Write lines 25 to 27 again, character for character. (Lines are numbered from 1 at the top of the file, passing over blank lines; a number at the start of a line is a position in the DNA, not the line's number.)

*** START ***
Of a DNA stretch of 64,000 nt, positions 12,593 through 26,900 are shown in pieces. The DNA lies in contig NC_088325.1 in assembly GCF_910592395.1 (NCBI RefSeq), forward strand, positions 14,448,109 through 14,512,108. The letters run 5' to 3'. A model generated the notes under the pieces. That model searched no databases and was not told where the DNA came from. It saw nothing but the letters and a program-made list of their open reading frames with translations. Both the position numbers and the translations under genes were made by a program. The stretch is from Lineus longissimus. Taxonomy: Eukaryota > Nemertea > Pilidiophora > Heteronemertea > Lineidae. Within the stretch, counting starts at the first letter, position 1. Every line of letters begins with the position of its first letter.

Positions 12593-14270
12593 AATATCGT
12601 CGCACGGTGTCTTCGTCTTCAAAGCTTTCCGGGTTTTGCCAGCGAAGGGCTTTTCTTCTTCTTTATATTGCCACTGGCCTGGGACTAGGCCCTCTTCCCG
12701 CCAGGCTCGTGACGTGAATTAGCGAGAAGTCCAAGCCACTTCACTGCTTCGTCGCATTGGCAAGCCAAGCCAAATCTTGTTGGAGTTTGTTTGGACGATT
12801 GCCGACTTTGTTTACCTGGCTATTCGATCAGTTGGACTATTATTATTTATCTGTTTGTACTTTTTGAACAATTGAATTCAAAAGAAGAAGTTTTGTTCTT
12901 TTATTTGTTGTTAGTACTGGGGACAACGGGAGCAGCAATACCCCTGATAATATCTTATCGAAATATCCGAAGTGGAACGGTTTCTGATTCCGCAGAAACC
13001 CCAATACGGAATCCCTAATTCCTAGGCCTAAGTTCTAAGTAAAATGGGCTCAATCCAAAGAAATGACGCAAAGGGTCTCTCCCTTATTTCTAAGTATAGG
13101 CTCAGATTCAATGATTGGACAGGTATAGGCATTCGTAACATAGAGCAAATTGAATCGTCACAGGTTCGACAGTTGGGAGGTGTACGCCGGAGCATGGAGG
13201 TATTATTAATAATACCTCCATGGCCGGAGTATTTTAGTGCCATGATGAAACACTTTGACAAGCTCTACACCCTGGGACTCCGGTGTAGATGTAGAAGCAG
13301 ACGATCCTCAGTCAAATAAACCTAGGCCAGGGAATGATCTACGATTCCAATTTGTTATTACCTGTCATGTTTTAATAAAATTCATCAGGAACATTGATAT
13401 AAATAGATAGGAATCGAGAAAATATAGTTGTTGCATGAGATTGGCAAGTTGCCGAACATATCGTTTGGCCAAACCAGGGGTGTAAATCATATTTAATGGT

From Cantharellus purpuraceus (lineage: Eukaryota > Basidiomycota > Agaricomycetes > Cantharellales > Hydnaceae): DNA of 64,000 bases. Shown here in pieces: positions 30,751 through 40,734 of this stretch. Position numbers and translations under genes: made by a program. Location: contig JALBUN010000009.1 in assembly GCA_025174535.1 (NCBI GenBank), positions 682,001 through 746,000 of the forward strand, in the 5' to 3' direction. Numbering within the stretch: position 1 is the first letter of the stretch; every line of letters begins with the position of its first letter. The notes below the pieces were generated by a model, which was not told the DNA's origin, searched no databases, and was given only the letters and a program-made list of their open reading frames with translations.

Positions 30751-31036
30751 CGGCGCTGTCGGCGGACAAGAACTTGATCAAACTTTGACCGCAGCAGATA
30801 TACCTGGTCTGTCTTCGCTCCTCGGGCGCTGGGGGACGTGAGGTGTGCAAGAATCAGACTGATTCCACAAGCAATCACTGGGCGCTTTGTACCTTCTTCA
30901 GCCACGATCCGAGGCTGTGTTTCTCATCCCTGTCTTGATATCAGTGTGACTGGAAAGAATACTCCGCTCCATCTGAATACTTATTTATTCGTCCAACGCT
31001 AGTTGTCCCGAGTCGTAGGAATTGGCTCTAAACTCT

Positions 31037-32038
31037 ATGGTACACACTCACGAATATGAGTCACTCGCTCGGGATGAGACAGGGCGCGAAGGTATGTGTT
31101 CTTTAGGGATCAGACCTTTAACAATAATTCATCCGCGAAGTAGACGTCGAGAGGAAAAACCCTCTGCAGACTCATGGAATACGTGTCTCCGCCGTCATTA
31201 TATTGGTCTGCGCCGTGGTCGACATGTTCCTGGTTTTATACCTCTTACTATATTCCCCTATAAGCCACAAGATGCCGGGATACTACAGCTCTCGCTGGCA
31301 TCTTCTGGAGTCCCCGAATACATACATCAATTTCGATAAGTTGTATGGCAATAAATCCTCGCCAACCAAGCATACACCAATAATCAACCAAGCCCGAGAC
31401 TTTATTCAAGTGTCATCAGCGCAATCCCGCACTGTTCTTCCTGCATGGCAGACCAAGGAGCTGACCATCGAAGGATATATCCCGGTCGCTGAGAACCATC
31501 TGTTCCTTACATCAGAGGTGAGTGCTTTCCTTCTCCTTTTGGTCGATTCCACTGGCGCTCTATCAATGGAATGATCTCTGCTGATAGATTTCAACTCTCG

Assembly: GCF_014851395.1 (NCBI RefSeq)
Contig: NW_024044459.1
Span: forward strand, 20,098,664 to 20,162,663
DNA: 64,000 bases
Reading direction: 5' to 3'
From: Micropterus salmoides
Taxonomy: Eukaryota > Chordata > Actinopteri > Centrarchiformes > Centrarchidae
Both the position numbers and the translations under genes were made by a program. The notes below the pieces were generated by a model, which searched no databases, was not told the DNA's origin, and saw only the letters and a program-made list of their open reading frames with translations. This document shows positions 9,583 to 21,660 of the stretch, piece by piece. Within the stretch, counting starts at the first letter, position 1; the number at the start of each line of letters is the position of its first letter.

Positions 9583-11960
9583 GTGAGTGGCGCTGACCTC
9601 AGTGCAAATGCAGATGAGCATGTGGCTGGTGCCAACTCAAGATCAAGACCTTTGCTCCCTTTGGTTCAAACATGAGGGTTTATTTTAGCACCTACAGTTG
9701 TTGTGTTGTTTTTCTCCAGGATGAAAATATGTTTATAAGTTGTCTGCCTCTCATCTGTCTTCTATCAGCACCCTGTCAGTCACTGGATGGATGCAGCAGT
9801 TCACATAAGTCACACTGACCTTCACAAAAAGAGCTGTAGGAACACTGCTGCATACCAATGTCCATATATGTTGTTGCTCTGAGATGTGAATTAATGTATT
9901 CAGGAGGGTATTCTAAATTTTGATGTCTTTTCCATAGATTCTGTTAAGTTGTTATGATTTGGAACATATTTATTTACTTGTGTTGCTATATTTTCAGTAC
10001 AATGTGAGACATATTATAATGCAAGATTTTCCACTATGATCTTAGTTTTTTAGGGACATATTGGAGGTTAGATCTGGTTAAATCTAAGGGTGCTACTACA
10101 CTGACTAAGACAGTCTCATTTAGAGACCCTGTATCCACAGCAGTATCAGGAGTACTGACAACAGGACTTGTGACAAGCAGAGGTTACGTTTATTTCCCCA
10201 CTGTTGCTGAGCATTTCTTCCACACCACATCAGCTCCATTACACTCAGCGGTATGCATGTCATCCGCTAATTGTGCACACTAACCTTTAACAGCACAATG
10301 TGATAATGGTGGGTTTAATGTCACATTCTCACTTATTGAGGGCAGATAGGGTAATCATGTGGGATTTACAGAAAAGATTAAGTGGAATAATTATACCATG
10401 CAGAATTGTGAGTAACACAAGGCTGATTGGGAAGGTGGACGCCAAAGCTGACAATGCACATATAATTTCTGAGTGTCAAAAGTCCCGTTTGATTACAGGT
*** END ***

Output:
31501 TGTTCCTTACATCAGAGGTGAGTGCTTTCCTTCTCCTTTTGGTCGATTCCACTGGCGCTCTATCAATGGAATGATCTCTGCTGATAGATTTCAACTCTCG

Assembly: GCF_014851395.1 (NCBI RefSeq)
Contig: NW_024044459.1